I'm all for giving grocery stores who carry a wide variety of foods tax breaks and incentives for locating in poorer neighborhoods, but it's not going to do a whole lot of good if the people living in those neighborhoods can't afford the fresh/frozen fruits and veggies, all they can afford is the over-processed, cheap, calorie-dense foods.
I'm also all for improving walking/bike paths, and parks in those areas. But it does no good to have them if the area is not safe enough for them to be used. You can have all the space to exercise and walk that you want, but if I'm taking a big risk of being mugged/robbed/raped/whatever if I use those spaces, my safety is going to win out over taking a walk, riding bike, etc.
Just because people have access to a wide variety of food, and have options for exercise and avail themselves of those things doesn't mean they will automatically get thin (or go from "obese" to "overweight" or "overweight" to "normal"). It also doesn't automatically mean they will be healthier. They might be, but health is such an individual thing, that varies widely from person to person, there is no way of predicting who will benefit. None of this takes into consideration genetics or family history, it's just automatically assumed that if a fat person eats "right" and gets the recommended amount of exercise, they will no longer be fat, and therefore will be healthy.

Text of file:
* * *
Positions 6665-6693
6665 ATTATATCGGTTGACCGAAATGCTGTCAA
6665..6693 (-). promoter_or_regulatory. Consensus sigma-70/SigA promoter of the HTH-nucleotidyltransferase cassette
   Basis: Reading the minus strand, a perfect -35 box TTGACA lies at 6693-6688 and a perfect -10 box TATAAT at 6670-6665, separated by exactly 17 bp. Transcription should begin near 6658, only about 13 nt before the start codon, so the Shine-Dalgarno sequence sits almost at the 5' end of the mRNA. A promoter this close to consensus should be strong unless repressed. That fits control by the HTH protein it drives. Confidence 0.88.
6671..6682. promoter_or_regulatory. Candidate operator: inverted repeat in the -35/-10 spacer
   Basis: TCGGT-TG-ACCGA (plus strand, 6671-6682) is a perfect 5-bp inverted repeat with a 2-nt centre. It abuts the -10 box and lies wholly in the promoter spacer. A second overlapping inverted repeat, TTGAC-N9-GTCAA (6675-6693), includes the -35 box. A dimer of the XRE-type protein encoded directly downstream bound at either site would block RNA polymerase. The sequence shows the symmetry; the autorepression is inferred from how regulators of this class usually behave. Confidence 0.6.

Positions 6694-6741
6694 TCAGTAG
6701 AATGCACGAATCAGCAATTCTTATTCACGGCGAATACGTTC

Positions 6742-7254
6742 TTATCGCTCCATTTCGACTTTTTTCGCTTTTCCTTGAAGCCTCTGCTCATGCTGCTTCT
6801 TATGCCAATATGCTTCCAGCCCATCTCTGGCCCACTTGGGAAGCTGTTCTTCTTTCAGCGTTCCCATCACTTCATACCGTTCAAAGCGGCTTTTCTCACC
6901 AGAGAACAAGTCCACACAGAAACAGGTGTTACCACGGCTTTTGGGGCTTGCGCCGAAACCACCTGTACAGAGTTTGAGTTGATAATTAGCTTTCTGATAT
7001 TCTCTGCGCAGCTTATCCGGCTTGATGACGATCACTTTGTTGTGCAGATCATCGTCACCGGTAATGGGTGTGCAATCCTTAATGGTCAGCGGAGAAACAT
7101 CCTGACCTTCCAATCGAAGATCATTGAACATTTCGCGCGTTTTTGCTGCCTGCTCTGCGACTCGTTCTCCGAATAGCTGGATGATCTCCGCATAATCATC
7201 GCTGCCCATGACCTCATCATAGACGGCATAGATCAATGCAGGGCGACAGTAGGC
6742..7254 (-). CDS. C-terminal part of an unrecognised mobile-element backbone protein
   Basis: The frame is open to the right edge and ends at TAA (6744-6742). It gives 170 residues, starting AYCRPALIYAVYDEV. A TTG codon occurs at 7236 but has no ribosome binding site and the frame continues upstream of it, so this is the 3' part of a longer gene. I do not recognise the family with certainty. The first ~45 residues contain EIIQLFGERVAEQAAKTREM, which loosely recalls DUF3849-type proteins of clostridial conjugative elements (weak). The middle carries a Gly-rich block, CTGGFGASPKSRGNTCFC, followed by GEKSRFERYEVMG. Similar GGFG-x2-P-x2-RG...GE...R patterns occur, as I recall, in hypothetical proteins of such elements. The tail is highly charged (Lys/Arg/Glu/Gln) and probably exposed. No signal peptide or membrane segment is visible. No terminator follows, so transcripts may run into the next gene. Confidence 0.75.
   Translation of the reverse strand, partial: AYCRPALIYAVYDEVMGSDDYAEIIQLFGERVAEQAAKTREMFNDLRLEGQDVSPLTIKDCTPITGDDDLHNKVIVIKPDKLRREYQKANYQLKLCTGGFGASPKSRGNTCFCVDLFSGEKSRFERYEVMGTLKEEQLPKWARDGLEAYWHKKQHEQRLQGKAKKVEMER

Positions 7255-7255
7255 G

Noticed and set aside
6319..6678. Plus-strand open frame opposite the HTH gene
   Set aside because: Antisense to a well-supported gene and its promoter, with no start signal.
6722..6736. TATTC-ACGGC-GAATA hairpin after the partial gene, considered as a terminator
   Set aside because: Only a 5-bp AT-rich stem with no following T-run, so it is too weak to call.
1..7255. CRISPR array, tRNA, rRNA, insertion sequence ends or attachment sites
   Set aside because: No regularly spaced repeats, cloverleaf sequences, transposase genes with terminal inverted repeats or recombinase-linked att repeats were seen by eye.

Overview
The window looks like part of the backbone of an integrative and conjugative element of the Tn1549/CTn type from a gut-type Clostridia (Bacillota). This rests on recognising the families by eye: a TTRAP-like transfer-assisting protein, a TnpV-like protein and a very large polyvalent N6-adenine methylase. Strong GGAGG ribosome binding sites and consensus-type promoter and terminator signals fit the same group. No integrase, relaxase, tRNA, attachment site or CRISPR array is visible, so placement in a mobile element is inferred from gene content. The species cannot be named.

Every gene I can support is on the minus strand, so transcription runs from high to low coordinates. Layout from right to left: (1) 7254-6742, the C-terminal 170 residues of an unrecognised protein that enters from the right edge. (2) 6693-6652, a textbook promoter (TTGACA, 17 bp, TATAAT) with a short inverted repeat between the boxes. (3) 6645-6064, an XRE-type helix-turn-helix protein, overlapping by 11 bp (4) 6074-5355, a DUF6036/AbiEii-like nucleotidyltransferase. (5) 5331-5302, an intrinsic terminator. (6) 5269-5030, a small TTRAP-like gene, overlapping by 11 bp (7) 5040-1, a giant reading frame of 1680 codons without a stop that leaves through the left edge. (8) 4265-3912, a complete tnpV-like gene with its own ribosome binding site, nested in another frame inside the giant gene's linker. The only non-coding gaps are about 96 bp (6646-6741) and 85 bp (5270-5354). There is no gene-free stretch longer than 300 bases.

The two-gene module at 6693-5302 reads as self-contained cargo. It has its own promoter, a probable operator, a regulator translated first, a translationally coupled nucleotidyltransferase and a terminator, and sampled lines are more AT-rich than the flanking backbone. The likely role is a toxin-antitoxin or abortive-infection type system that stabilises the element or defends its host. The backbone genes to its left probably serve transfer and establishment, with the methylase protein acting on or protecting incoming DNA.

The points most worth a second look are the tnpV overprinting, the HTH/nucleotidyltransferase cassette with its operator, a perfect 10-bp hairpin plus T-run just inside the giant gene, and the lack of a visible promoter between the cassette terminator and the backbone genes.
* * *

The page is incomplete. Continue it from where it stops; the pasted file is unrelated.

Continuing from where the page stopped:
What about the stress they encounter in their daily lives? That has an effect on health also. If peoples' lives aren't going to be made better by reducing the economic stress/stress from biases against POC/fat/poverty/whatever, all the healthy food in the world and no amount of exercise is going to make them truly healthy (since health is just more than physical, it's also mental, emotional, and spiritual). All of these stressors need to be addressed, not just the food and exercise segment of health.
And for these two morons:
Walking into a McDonald's in San Bernardino on Monday morning, Mark Olson, 48, and Linda Miller, 57, said people who are obese shouldn't blame anyone but themselves.
Just because there's a concentration of fast food outlets in a neighborhood doesn't mean residents can't make a sandwich and bring it to work, they said. And it's cheaper, too.
"People are just lazy," Miller said.
Yeah, fat people need to blame themselves because they didn't pick parents with the genes for being thin. They need to blame themselves because they are stuck in poverty (don't let them get a good education, don't make college affordable, and for all the gods' sake, don't end the prejudice that keeps them from getting hired at a company that pays well and has benefits so they can get out of poverty if they happen to luck out and get a good education).
And Ms. Miller and Mr. Olson, why aren't you eating a sandwich you made at home? It's cheaper, according to you. But do you both happen to be thin/average/"normal" and that's why it's ok for you to eat fast food? You're automatically "healthy" because you aren't fat? Give me a break, if fast food is unhealthy for fat people, it isn't any better for thin/average/"normal" people. Does your eating fast food mean you're lazy too? Oh, but if you're not fat, you obviously can't be lazy, only fat people are lazy. Yeah right, and if you believe all that, I have a bridge for sale.